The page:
The Cardiff Half Marathon and the serious side of self-care
of this year’s Cardiff half marathon is Choose You, find out how you can
‘choose you’ by implementing five simple practices.
timing of this year’s encouraging theme Choose You could not be better. The
pandemic has forced us to reflect upon the importance of self-care, both as a source
of pleasure and as a preventative measure. We have learned that the small daily
actions we take to protect our health can have a positive impact upon others and
reduce demand upon our beleaguered health system.
sense, Covid has acted as a cultural accelerant. In the UK, when we reflect
upon health, we tend to think in terms of the mechanistic system that springs
into action when we are unwell – a system that delivers primary, secondary and
tertiary care. Covid has forced us to recognise the importance of another domain:
the pre-primary space.
Where is this? It is in every school, university campus, workplace and
community setting. It is in every communal space outside the health
system. The pre-primary space is where a culture of well-informed self-care practices
can take root.
How can I improve my self-care practice?
where the Cardiff Half Marathon can again be of help. As well as embracing the
concept of self-care – through the Choose You theme – it is also promoting
the Five Ways to Wellbeing. These emerged from
research undertaken by the New Economics Foundation. They are distinct
practices that help us feel good and function well – such as being physically
active, having strong social connections, taking notice, continuing to learn, and
giving. These practices, employed over time, can help people flourish.
Cardiff Half Marathon allows us to see that the Five Ways to Wellbeing are not just
a checklist of activities to be worked through one at a time. Sometimes they can
be interwoven and experienced simultaneously. When participating in the Cardiff
Half Marathon, for example, people can connect, give, learn, take notice and be
active all at the same time. They can experience a moment of fully unified
self-care practice. We too, as we go about our busy days, can become more conscious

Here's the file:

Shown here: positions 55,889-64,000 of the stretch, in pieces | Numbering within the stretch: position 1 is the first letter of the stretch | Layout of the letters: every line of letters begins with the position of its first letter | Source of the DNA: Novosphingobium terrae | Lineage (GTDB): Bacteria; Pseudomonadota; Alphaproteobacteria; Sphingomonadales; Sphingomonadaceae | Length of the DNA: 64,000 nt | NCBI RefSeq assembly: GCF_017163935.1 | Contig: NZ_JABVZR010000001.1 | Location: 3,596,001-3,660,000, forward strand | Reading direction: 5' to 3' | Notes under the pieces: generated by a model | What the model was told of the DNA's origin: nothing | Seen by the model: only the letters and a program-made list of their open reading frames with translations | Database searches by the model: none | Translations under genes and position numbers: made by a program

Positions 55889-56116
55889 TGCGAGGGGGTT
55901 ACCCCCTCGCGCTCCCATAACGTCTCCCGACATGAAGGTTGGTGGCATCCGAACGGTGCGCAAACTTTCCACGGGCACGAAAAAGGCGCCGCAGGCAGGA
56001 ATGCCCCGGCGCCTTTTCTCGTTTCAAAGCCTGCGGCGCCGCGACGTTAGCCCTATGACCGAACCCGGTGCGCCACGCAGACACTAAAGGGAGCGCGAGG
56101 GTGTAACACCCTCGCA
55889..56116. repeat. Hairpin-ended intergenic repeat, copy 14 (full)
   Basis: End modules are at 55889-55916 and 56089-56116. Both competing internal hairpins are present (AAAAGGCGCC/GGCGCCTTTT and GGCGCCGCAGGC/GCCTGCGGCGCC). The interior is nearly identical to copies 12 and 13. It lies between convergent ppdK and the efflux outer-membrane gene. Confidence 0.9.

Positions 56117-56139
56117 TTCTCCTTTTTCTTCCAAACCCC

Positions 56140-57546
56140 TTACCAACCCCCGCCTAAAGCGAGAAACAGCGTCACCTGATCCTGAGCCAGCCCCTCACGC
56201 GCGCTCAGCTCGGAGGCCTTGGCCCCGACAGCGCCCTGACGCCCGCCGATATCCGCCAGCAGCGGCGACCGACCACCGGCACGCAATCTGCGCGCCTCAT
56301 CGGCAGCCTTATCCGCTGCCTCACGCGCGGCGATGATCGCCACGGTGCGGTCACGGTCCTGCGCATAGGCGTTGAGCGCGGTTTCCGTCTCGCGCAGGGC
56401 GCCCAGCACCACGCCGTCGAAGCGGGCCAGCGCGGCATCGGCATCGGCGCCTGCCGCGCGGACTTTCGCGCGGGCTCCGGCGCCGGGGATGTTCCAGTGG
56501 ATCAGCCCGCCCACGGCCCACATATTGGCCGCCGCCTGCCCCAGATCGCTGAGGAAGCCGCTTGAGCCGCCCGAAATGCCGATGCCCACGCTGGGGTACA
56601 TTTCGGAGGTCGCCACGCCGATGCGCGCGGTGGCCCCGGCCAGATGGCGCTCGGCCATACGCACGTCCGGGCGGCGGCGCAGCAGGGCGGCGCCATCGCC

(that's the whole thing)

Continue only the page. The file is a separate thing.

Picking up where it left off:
of these practices, and weave them into our lives, without sacrificing more of
our precious time. Simply recognising that we are already practicing some of
the Five Ways to Wellbeing will increase their positive impact upon us.
important fact about Five Ways to Wellbeing is that they are free. Not one of
them costs us a penny to practice. In these times of growing health
inequalities and sharply rising living costs that is well worth remembering. And
there are no harmful side effects either! Only good can come of practicing the
Five Ways to Wellbeing.
Cardiff Half Marathon symbolises so much about self-care. The start line
signifies our willingness to commit a course of action that will improve us,
one step at a time. While the finishing line represents another important aspect
of self-care: stopping. In our relentless hustle culture, we prize doing
over being. Our lives are often comprised of one stressful activity after
another, in a seemingly endless list of things to do. But we are called human beings
for a reason. Sometimes it is imperative for our health that we stop doing and
just be – i.e., that we release the tension, the pain and the stress
from our bodies and contemplate the miraculous privilege of existing; that we
practice healthy inactivity, stillness and silence. This culturally alien
perspective has gained considerable traction during the pandemic. It is here to
stay, as a key part of the Five Ways to Wellbeing.
this year’s Cardiff Half Marathon should be viewed as more than an impressive
physical challenge – important though that is. It should also be seen as an
example of Cardiff University’s increasing commitment to creating a culture of
wellbeing, within its organisational boundaries and beyond, by expanding people’s
understanding of wellbeing and promoting the importance of self-care.
But whether you participate in the Cardiff Half Marathon or not, reflect upon the importance of its central theme – Choose You – and commit to improved self-care practice, one small step at a time.